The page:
• Jesse says:

      Really, Mike? I mean, REALLY? My home address isn’t hard to find, but publishing it and disparaging my socioeconomic status? I’m leaving your unedited comment up because it really does make you look bad.

      Yes, CenturyLink offers 40Mbps connections here, a speed that hasn’t budged in 5-6 years. During that time, Comcast has gone up to 105Mbps in my neighborhood. CenturyLink still doesn’t offer anything beyond vanilla DSL for much of Salt Lake City, West Valley City, Holladay, Sandy, Draper, Riverton, West Jordan… the list goes on. (Seriously, go load up the Utah Broadband Map before you embarrass yourself further.) The point isn’t “I got mine”; it’s that CenturyLink is not, will not, and cannot upgrade residential service to keep with the times.

      As far as your pricing argument, it’s complete bunk. $20 is the BUNDLE price and an intro rate. (Coincidentally, Comcast offers the same pricing for new customers.) An Internet-only user like me would have to pay $30 for a year… and then go up to $70/mo, what I pay Comcast for a 50M/10M connection. CenturyLink is only 40M/5M. Tell me again about how much value I’d be getting?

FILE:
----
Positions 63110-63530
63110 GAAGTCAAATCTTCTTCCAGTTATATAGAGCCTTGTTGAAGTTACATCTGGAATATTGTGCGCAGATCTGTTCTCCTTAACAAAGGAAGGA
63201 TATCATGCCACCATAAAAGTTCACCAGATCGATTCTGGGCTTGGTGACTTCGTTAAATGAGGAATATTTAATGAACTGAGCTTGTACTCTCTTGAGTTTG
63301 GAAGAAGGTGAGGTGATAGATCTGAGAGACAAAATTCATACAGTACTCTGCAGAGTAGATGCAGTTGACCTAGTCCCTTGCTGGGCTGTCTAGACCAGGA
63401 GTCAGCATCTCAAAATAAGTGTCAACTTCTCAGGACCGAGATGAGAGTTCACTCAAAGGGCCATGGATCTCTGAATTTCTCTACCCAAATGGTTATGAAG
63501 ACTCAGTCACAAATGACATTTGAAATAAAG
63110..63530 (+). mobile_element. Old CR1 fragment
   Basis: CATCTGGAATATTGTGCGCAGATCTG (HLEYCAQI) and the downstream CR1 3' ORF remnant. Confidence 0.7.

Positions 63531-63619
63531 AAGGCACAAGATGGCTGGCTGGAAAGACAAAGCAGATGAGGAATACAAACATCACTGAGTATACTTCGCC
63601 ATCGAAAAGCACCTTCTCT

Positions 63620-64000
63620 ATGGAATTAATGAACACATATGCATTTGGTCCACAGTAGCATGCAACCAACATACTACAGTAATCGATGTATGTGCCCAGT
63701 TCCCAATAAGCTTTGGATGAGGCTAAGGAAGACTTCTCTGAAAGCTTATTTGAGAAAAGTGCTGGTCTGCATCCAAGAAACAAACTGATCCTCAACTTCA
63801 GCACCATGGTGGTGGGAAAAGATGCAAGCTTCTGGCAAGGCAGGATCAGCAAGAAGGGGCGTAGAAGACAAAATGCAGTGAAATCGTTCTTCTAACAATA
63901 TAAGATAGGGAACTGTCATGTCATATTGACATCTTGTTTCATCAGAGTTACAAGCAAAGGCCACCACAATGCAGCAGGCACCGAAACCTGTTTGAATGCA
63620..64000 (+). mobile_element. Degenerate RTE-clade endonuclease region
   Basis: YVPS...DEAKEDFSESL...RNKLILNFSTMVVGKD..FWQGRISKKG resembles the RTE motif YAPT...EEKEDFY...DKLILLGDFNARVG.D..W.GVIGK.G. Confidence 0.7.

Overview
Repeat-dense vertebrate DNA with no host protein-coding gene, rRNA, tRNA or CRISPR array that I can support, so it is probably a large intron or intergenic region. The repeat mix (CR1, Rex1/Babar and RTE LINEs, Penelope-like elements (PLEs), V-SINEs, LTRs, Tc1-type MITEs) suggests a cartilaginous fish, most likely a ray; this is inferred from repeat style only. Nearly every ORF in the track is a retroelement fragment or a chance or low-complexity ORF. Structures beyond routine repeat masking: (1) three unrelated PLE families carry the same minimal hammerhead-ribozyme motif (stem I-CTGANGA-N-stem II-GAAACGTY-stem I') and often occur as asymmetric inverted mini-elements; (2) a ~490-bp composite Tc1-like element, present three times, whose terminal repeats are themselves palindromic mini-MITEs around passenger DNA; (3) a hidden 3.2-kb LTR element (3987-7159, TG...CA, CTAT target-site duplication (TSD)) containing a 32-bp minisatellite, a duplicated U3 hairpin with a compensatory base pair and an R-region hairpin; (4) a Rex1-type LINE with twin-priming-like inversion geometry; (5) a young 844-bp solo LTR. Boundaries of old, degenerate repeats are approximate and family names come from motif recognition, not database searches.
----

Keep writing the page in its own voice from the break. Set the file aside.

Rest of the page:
At this point, I can only conclude that you’re a CenturyLink employee. Maybe you’d like to share your employer and home address with the rest of the class?

      • Greg says:

        Not to mention, I’ve never seen Century Link ever hit their advertised speeds. The one time (and last time) I had century link (DSL) they were offering 20Mbps, and I got less than 8 (.98 MB transfer speed) at the most; my average was around 5 Mbit. I went to comcast who advertised a 25 Mbit speed, and I constantly got closer to 50. It wasn’t Century Link at the time (Qwest), but the truth is, I’d never give them another chance because they screwed it up so bad the first time. Now, I’m just hoping for the Macquarie deal to work out and for Midvale to finish building out the Fiber network.

  4. Matt Clement says:

    Here in Ponder Texas CenturyLink has stopped offering DSL for new and returning customers. I have heard that they have under built there system and have stopped taking new/returning customers orders.

    I was going to switch to fixed wireless but CenturyLink customer support said that If I discontinue service then I cannot reinstate service.

    CenturyLink has the fiber laid from previous provider (Sprint Local) but never finished. I was told that the cost to implement service was to much based on number of current subscribers.